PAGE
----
5 Mar, 14 | by BMJ
My Filipino roots and family ties usually take me to the Philippines once a year, but this year my trip was unusual as I had the chance to make contact with the local healthcare and medical education system. This was all unplanned as a relative has been receiving hospital treatment and I ended up visiting a private hospital in the Philippine capital—Metro Manila. I also ended up unexpectedly being invited to give a presentation at one of Metro Manila’s medical schools.
The Philippines used to be a colony of Spain, and later on of the United States. The healthcare system now is similar to the American healthcare system as healthcare is delivered mostly by private institutions, and access to healthcare is chiefly based around the ability of citizens to pay for healthcare, often out-of-pocket. There are public hospitals and clinics, as well as a national social insurance scheme in place called Phil Health. This is particularly relevant to those who can’t pay for private healthcare, but Phil Health still does not reach 100% of the population and is limited in terms of what it covers. For example, hospital based cardiology procedures for patients who just had a myocardial infarction such as cardiac catheterization, are not included. Moreover, in many government hospitals, doctors often have to ask patients to pay for all the surgical equipment before they can go undergo surgery.
Like many other private hospitals in the city, the hospital that I visited in Metro Manila is considered one of the best in the country. It complies with rigorous international standards and its doctors often carry out their postgraduate training overseas, particularly in the US. Even though I was reassured to see my relative receiving clinical care of the same standard (if not better) than in the West, I was well aware that this sort of care is only at the reach of a small proportion of the population.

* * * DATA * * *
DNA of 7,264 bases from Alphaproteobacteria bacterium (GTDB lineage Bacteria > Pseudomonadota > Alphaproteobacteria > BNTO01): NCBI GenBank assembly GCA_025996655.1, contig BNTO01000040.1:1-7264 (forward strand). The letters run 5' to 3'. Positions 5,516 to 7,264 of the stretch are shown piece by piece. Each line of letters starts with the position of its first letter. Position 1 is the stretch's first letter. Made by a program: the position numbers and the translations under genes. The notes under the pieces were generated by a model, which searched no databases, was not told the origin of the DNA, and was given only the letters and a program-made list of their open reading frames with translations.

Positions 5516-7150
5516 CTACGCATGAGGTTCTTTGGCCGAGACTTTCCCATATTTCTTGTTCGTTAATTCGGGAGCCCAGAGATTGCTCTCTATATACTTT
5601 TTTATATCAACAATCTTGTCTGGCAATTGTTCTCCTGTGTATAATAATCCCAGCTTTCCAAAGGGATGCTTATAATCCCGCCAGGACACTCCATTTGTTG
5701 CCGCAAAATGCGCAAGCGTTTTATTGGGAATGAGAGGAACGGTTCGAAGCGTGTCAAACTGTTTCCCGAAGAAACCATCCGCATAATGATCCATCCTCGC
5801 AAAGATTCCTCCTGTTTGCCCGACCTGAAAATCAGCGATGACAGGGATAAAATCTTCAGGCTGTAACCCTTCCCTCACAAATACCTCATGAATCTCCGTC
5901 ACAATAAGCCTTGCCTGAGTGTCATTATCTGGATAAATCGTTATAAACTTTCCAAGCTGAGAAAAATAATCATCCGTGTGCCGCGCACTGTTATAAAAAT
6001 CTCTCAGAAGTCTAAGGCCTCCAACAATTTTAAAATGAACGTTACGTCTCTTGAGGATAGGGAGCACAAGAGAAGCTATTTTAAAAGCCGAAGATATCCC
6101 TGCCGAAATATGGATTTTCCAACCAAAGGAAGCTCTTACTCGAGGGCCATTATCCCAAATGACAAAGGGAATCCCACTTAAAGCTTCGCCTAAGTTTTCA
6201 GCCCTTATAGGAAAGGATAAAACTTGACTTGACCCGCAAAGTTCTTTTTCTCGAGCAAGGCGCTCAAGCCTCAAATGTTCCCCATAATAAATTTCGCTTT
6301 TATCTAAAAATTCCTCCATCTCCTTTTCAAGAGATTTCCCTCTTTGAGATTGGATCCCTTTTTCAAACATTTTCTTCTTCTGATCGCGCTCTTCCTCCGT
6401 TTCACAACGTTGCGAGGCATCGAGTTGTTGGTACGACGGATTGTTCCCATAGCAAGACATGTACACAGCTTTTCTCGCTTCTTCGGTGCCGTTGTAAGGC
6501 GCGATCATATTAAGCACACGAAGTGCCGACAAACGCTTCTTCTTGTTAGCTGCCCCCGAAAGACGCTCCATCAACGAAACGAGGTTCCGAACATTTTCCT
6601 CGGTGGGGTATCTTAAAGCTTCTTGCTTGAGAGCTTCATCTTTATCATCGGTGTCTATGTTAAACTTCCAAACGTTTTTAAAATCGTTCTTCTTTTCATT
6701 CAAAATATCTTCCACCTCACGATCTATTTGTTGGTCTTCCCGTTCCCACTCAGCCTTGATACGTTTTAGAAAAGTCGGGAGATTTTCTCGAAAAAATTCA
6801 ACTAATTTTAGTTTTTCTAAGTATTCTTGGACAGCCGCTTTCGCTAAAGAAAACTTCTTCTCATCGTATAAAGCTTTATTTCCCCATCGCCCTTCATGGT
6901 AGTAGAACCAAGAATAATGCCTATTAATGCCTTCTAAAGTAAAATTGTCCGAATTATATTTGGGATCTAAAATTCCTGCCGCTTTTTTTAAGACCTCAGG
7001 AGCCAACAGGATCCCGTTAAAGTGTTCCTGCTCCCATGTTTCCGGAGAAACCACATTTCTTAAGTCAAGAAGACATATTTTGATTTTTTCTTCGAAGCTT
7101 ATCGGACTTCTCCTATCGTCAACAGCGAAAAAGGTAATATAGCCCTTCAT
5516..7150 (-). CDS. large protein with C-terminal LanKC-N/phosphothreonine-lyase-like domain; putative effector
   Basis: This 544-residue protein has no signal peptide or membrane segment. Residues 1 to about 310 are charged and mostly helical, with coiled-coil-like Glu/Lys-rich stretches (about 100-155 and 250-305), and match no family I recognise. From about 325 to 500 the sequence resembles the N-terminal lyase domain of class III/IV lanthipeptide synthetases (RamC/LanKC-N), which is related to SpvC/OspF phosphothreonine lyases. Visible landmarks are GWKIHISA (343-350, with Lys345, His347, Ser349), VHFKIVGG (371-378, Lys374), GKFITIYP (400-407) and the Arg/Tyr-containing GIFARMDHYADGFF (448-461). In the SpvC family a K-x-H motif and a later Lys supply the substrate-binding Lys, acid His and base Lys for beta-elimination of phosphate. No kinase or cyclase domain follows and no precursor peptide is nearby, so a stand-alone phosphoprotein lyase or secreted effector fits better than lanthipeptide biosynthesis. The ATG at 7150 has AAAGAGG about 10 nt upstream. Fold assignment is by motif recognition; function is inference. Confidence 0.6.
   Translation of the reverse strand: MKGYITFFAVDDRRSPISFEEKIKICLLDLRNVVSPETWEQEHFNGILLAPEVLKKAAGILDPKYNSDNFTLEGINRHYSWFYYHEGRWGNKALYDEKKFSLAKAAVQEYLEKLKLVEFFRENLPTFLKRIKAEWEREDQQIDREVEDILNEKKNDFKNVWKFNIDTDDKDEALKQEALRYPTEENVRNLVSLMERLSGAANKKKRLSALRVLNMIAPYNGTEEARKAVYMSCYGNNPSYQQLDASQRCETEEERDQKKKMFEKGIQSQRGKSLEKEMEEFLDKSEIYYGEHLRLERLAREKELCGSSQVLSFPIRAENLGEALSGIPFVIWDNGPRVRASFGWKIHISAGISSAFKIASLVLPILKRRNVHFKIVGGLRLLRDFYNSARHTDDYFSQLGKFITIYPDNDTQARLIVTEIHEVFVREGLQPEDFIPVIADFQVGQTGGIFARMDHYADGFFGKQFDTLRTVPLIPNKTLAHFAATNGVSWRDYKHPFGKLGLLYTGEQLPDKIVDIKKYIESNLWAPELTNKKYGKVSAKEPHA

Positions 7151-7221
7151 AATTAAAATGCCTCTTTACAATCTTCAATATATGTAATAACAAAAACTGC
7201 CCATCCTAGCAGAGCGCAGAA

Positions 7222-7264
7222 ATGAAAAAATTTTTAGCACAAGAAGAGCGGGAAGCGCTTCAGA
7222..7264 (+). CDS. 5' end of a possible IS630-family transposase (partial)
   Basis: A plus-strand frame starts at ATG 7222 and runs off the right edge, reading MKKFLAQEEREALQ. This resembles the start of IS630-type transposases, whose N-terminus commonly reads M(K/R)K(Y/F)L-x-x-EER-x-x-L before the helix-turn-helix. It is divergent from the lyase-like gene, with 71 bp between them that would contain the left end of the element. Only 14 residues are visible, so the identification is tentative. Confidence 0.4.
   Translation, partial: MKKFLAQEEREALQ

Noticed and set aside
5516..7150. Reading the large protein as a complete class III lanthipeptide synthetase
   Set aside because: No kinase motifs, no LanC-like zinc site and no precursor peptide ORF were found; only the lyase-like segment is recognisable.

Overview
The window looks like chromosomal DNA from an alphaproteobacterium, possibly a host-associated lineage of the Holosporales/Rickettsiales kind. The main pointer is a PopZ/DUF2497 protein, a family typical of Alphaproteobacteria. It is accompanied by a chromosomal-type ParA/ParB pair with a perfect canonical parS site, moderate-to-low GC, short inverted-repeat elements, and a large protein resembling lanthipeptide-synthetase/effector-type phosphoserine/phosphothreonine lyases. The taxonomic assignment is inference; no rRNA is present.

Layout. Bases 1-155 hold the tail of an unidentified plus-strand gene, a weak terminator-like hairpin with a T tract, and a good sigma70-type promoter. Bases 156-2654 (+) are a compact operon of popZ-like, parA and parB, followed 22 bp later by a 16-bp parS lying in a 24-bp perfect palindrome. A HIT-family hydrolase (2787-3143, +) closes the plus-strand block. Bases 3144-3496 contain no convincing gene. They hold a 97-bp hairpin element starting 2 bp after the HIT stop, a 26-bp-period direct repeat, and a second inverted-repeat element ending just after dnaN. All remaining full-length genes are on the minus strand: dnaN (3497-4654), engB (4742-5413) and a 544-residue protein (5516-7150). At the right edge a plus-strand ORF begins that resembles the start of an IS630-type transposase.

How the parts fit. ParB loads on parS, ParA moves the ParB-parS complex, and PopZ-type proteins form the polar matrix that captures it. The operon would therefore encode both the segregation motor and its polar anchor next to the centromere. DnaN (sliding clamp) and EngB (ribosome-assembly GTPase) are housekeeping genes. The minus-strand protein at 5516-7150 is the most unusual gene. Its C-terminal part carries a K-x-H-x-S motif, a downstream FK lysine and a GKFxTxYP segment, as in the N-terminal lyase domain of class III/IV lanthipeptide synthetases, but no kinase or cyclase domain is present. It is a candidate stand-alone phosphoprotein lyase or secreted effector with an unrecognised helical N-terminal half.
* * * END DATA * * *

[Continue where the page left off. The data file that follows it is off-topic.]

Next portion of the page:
I ended up giving a talk on how to report research and getting it published to an auditorium of about 300 medical, nursing, pharmacy, and medical technology students and doctors, at the Our Lady of Fatima College of Medicine, as part of a cycle of “scientific lecture series.” Medical degrees in the Philippines usually emulate the North American model where students are required to have an undergraduate degree before enrolment, with the actual medical training programme lasting four years. I noticed that all of the students from the four faculties that attended my presentation wore white coats in different shapes and sizes to distinguish between study programmes.
My talk was linked to another one scheduled just before my own, and given by an American neurologist and epilepsy specialist called Andrew Wilner, who talked about the diagnosis of epilepsy and also about alternative career pathways for doctors, such as medical journalism. What stood out for me, and what seemed to be so different to what happens in Europe, was the degree of formality and enthusiasm attached to the event. The lectures were preceded by a prayer and singing the national anthem using audiovisual support, and there were giant banners posted on the street in front of the university building announcing the lectures. Moreover, both my colleague and I were introduced to the audience separately by a senior faculty member immediately before our talk, who went through our CVs in some detail.
Despite the availability of good training and healthcare organisations, retaining doctors in the country is a considerable challenge. Many Filipino doctors end up moving overseas to pursue their career ambitions, and some even retrain as nurses to make it easier to move abroad, as the nursing profession usually involves less regulation in terms of recognition of degrees between countries. Nevertheless, I found out that this year’s “top notcher” in the national physician licensure examination has said she intends to stay in the Philippines in the long run. I hope many others will follow suit as there are apparently only about 70 000 doctors in the Philippines for a population of about 100 million, with most not wishing to work in the areas where they’re most needed—rural and remote areas. The Philippine Medical Association has said that the country still needs 930 000 more doctors.
Tiago Villanueva is the BMJ editorial registrar. He paid for his own travel to the Philippines and was not paid for his talk at the Our Lady of Fatima College of Medicine. Nevertheless, he was treated to breakfast and lunch at the university’s premises and received a souvenir bag afterwards, which included university memorabilia.